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Leg Med (Tokyo). 2011 Jul;13(4):196-200. doi: 10.1016/j.legalmed.2011.01.006. Epub 2011 Mar 4.

Positional asphyxia or diabetic ketoacidosis? A case report.

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  • 1Department of Legal Medicine, Graduate School of Medical and Dental Sciences, Kagoshima University, 8-35-1 Sakuragaoka, Kagoshima 890-8544, Japan. to@m2.kufm.kagoshima-u.ac.jp

Abstract

We describe an autopsy case in which a patient with diabetic ketoacidosis (DKA) was found in a head-down position. A female in her late 70s was found dead in her home in a supine position on the kitchen floor. The upper part of her body was hanging down over the edge of the kitchen floor to the backyard through the open window. External examination revealed congestion of the head and upper region of the face and neck. There were numerous petechiae on the superior palpebral conjunctivae and upper part of the oral mucosa. On internal examination, extensive hemorrhages in the subcutaneous fat tissues and muscles were observed at the upper part of the neck, although there were no external injuries on the neck. Histopathological examination revealed that hemorrhages were accompanied with infiltration of polymorphonuclear leukocytes both within and around the hemorrhages on the neck skin. Nodular glomerulosclerosis and many fat droplets in the cytoplasm of proximal tubule cells were found in the kidney. Postmortem blood analysis showed acetone (204.2 μg/ml), HbA1c (10.8%), acetoacetate (<2.0 μmol/l), 3-hydroxybutyrate (11,844 μmol/l), blood urea nitrogen (128.9 mg/dl), and creatinine (3.11 mg/dl). The glucose and acetone levels in the urine were 876.7 mg/dl and 201.4 μg/ml, respectively, suggesting that she suffered severe DKA. However, since hemorrhage of the neck could have developed only when she was still alive, asphyxia should have arisen antemortem. Based on these findings, we concluded that the direct cause of her death is positional asphyxia, which was resulted from DKA. It is difficult to diagnose the cause of death when the victim is in an unusual posture. To confirm a suspicion of positional asphyxia, photographs of the undisturbed scene are useful in addition to a precise autopsy and accurate examinations.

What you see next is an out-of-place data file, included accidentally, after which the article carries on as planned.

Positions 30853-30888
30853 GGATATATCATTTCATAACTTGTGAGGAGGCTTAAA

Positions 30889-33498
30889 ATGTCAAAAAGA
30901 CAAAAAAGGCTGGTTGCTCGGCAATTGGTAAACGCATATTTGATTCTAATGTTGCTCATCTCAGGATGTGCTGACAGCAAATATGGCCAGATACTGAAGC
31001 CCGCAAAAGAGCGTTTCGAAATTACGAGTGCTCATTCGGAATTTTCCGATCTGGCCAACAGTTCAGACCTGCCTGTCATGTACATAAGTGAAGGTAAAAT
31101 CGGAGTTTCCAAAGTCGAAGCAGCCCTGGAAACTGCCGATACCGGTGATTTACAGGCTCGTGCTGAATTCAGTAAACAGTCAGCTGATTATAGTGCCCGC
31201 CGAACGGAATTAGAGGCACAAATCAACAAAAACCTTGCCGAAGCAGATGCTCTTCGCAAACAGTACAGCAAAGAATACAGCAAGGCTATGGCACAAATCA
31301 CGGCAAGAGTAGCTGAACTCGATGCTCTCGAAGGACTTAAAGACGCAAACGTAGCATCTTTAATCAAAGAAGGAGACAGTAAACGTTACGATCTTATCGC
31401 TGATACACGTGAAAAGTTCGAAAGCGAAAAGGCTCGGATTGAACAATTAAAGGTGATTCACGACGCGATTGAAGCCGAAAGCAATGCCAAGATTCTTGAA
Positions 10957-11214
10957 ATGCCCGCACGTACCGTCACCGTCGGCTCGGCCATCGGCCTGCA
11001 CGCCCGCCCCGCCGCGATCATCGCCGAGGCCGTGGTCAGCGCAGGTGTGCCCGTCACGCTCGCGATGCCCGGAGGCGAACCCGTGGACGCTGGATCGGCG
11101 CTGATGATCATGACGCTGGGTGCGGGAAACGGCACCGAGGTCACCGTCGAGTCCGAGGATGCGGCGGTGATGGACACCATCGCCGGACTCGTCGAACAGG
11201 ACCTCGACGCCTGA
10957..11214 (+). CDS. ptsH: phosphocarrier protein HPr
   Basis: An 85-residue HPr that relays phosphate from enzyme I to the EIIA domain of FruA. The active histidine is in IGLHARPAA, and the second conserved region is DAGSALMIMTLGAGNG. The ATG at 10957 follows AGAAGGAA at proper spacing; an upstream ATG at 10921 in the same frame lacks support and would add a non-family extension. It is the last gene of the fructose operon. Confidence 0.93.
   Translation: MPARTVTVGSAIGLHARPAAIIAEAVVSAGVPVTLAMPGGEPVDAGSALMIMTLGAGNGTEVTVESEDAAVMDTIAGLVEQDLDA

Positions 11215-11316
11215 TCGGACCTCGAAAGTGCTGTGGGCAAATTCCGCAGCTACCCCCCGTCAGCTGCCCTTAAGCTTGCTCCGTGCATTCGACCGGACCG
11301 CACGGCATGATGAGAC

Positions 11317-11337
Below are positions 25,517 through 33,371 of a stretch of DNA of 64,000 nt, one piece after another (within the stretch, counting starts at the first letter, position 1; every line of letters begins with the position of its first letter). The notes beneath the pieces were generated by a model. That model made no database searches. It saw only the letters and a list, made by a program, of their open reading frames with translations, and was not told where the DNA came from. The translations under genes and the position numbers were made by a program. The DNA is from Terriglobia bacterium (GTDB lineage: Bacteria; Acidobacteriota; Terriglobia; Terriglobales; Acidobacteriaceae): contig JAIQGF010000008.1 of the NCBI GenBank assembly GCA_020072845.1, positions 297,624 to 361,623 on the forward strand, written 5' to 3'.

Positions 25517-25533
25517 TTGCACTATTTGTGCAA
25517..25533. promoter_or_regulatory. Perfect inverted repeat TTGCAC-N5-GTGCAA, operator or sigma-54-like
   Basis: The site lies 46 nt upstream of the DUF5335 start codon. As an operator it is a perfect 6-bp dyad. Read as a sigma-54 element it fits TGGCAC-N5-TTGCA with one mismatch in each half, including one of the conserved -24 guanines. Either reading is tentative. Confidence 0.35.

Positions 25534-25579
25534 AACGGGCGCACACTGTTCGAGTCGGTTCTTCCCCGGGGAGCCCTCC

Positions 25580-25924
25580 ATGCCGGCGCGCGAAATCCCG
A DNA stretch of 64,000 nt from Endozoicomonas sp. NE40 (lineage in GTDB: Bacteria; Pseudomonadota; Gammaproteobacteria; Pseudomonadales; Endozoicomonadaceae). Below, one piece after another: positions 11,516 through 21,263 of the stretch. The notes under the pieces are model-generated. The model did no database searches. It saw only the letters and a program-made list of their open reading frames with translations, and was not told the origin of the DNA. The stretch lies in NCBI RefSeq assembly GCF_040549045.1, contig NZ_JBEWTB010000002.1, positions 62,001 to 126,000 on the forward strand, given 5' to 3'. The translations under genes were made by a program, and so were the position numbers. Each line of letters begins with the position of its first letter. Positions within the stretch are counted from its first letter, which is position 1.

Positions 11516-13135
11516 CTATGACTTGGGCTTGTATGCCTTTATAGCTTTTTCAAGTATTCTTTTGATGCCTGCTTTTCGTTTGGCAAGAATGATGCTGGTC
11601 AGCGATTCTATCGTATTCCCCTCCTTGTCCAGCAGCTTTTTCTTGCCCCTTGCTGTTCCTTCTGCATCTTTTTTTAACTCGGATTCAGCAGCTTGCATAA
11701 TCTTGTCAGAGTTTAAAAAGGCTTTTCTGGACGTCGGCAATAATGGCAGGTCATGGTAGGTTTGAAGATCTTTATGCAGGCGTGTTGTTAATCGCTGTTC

2011 Elsevier Ireland Ltd. All rights reserved.

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PMID:
21377395
[PubMed - indexed for MEDLINE]
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